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Virtual reality trip ‘future of planning holidays’

A new report by travel comparison site Skyscanner revealed that the future of planning and booking a holiday will involve a virtual reality visit to potential destinations. Picture: PA

A new report by travel comparison site Skyscanner revealed that the future of planning and booking a holiday will involve a virtual reality visit to potential destinations. Picture: PA

  • by MARTYN LANDI
 

THE future of planning and booking a holiday will involve a virtual reality visit to potential destinations, according to a new report by travel comparison site Skyscanner.

At the announcement in London, the first of a three-part series of reports looking at what leisure travel will be like in 10 years time was discussed.

Skyscanner head of B2B, Filip Filipov, said: “This report focuses on three main trends that we believe, in the next 10 years will affect travel profoundly.”

“The first one is the Digital Travel Buddies. So people will be making use of the personal assistants that have already been released in a very specific travel way.

“The second thing that we believe is that virtual reality will be a way of window shopping. So this is an amazing way of demonstrating where people are headed on holiday.

“Virtual reality, for us, is very important for two reasons, because while we have grown to like travel, we love it as a generation, there are so many people who have never experienced this before, and this takes away that fear. This is how it’s going to be, this is what you will see.”

Virtual reality headset Oculus Rift already allows users to enter 3D virtual worlds, and as part of the demonstration a virtual tour of a Tuscan villa was shown.

“The second reason virtual reality is important is to do with translation - my parents don’t speak a foreign language, which means that every time they travel there is this fear that something might happen, but with things like Google Glass that problem goes away,” said Mr Filipov.

Personal assistant software like Siri on Apple’s iOS platform can already interact with users, while Google Glass has a live translation app available so menus and signs are translated for wearers.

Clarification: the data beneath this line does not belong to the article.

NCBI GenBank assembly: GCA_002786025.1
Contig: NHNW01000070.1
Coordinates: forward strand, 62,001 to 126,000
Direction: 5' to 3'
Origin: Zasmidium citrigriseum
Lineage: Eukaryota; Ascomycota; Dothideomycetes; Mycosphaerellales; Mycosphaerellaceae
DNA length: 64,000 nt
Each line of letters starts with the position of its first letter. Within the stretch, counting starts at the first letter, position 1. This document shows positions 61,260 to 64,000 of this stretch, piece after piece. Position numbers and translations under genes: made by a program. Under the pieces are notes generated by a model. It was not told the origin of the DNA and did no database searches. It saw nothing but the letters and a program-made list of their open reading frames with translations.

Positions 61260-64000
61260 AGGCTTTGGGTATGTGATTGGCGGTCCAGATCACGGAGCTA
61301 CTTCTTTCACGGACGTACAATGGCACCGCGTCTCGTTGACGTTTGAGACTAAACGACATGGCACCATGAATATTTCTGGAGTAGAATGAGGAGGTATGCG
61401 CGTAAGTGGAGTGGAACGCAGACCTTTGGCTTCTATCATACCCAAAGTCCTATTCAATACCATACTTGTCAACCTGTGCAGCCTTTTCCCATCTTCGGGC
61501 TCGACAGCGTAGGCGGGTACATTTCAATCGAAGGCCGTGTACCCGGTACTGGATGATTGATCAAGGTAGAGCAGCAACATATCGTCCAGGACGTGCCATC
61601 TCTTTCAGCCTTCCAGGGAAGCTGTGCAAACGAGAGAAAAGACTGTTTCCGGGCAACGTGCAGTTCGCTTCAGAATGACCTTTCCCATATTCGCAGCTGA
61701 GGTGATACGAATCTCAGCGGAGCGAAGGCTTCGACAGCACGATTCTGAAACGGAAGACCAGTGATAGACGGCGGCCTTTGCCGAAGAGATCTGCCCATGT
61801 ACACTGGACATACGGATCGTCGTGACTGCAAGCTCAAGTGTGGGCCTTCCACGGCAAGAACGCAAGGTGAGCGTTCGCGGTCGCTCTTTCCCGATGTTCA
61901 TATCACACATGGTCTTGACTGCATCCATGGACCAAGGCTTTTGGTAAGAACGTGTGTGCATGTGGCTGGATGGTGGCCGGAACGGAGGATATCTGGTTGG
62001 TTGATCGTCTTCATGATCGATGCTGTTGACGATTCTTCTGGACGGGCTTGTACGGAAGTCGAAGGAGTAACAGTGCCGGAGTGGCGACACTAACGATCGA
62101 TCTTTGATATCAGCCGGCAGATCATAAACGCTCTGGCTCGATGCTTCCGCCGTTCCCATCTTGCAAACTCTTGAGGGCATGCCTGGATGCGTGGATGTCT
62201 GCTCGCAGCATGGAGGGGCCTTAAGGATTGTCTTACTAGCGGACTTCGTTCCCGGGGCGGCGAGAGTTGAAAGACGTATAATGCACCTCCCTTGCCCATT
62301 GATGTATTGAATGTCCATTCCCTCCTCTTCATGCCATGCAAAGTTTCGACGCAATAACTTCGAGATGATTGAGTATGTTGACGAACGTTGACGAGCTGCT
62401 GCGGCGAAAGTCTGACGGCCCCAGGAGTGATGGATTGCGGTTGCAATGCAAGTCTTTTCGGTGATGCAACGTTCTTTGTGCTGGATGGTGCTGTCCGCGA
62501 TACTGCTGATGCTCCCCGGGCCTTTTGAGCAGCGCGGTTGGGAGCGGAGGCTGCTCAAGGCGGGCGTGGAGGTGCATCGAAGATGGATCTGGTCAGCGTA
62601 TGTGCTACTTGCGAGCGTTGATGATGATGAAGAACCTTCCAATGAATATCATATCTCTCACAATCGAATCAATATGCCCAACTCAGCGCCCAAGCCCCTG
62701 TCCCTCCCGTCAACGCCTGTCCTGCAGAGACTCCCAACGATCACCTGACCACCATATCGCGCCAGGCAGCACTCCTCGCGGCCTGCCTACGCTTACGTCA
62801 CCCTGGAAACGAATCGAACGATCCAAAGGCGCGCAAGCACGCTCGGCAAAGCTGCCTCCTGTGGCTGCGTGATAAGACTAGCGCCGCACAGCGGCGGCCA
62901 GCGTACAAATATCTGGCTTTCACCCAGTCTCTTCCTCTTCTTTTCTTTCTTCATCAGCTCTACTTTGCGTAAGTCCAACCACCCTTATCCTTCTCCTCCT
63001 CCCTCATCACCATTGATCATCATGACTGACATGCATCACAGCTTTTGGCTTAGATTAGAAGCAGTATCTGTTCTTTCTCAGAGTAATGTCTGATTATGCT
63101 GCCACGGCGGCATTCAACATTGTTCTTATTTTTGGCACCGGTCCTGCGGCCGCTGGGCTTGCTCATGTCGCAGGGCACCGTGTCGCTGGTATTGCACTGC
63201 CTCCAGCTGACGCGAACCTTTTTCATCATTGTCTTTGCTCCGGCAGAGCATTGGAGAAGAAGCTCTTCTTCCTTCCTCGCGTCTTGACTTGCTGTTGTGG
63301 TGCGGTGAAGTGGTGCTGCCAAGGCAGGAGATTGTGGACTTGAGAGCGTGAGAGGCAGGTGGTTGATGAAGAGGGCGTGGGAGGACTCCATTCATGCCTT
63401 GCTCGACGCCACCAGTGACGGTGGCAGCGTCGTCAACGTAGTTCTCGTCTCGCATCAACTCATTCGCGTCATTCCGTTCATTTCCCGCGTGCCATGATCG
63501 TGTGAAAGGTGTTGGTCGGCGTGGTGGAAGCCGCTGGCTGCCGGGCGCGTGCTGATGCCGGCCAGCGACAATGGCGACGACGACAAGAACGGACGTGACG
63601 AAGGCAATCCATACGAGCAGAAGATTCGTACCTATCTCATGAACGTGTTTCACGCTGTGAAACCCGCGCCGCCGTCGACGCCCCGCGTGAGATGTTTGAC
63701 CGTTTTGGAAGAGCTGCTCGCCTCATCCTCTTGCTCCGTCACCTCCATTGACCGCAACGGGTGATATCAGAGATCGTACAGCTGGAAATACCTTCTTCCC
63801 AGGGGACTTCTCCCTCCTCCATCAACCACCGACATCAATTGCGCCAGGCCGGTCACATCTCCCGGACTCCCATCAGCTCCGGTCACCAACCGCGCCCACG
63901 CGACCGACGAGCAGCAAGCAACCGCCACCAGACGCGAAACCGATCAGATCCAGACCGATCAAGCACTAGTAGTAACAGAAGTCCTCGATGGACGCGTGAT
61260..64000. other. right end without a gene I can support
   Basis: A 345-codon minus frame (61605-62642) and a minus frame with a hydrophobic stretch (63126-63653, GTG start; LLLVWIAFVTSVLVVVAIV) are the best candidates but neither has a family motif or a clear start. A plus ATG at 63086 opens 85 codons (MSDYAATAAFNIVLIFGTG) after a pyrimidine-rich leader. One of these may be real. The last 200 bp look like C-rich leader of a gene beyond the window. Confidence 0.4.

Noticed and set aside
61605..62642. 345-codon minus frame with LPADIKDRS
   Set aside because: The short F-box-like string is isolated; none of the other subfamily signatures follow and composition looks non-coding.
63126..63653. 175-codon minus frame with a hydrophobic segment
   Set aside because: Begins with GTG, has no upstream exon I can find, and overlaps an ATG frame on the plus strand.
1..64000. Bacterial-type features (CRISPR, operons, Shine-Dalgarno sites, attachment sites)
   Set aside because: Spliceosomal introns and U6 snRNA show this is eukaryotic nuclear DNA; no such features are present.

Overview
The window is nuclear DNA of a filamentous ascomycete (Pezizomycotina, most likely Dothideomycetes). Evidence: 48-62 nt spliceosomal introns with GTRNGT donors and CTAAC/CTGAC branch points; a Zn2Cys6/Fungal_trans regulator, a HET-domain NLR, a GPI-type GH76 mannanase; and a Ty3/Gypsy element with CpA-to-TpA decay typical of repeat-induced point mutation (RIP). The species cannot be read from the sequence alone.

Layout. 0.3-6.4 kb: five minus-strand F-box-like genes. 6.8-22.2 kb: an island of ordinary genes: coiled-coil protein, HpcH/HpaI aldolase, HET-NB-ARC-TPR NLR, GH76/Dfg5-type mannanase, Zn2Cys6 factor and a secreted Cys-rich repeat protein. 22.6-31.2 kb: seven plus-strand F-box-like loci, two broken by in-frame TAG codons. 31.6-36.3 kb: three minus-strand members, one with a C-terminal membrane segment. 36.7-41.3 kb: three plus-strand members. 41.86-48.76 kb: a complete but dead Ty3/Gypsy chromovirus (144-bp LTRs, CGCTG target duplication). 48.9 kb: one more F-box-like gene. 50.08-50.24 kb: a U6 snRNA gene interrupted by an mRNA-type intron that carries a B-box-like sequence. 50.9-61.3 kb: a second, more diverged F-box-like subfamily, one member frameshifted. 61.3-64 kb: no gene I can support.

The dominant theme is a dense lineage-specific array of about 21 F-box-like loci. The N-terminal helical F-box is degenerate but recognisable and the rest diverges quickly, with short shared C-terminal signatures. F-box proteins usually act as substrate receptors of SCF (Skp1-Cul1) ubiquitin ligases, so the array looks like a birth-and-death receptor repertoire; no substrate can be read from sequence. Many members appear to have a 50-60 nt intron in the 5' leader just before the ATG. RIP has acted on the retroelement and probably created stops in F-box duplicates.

“The third part is called semantic search. We believe hugely in semantic search. You don’t think naturally as two boxes; from box, to box and two dates. You think of ‘I would like to go and enjoy my holiday’ or ‘I would like to have an amazing city break’.

“This is the thinking process and we need to replicate that with the technology. We’ve tried to do certain things so far, for example we have search everywhere or search per month, but those technologies today with semantic search development allows us to connect what we have in terms of content, with the consumer.”

Skyscanner say the semantic search aspect of the future will see users ask for a ‘city break’ and their computer will automatically present one based on data gathered from your habits, preferences and even mood.

The presentation in London detailed how existing technology and it’s continued advancement will lead to an entirely different way of searching for a holiday.

Products like the Oculus Rift virtual reality headset, recently acquired by Facebook, could be used to preview holiday destinations - walking around them before booking.

Facial recognition technology was also showcased, and how it can now be placed onto a contact lens and read moods, with a bendable circuit that can fit on a lens having been developed by the Swiss Federal Institute of Technology. Google have also began development of their own smart contact lenses.

The travel company believe this technology will be applied to personal assistants around the home, suggesting it will be able to recommend a holiday when it tracks your mood and posture changes.

Samsung UK president Andy Griffiths also recently suggested that he felt the technology trend would eventually move onto the idea of the smart home.

“There has been a huge change in the way the connected world is established, and so to take that forward 10 years it’s interesting to note that the main trend we believe by then will be the connected home,” he said.

Skyscanner CEO Gareth Williams described 2024 from a travel perspective as: “Travel search and booking will be as easy as buying a book from Amazon.”

The presentation follows a flurry of recent activity in the wearable technology sector, with Facebook purchasing virtual reality headset developer Oculus VR last month for two billion dollars. That deal came just a week after futurist and industry expert David Evans suggested that wearable technology will eventually become part of the human body; being implanted into us and then ultimately replacing or upgrading aspects of the human body.

“By sharing these thinking processes, and saying this is how we visualise the world in 2024, we can keep building technologies around this so that they match this vision,” said Mr Filipov, when asked why Skyscanner created the report.

He also explained why he believes that most of the products Skyscanner are looking at will be part of daily life in ten years time.

“As people begin to find more purpose for technologies, they start to become more mainstream,” he said. “So initially e-readers were for reading, then the iPad came so it was all about the touch screen experience and media. As companies we want to be part of this so we want to bring the travel part with those technologies and other companies will build let’s say healthcare or something else.

“That is when that technology will become mainstream; when we all chip in.”

 

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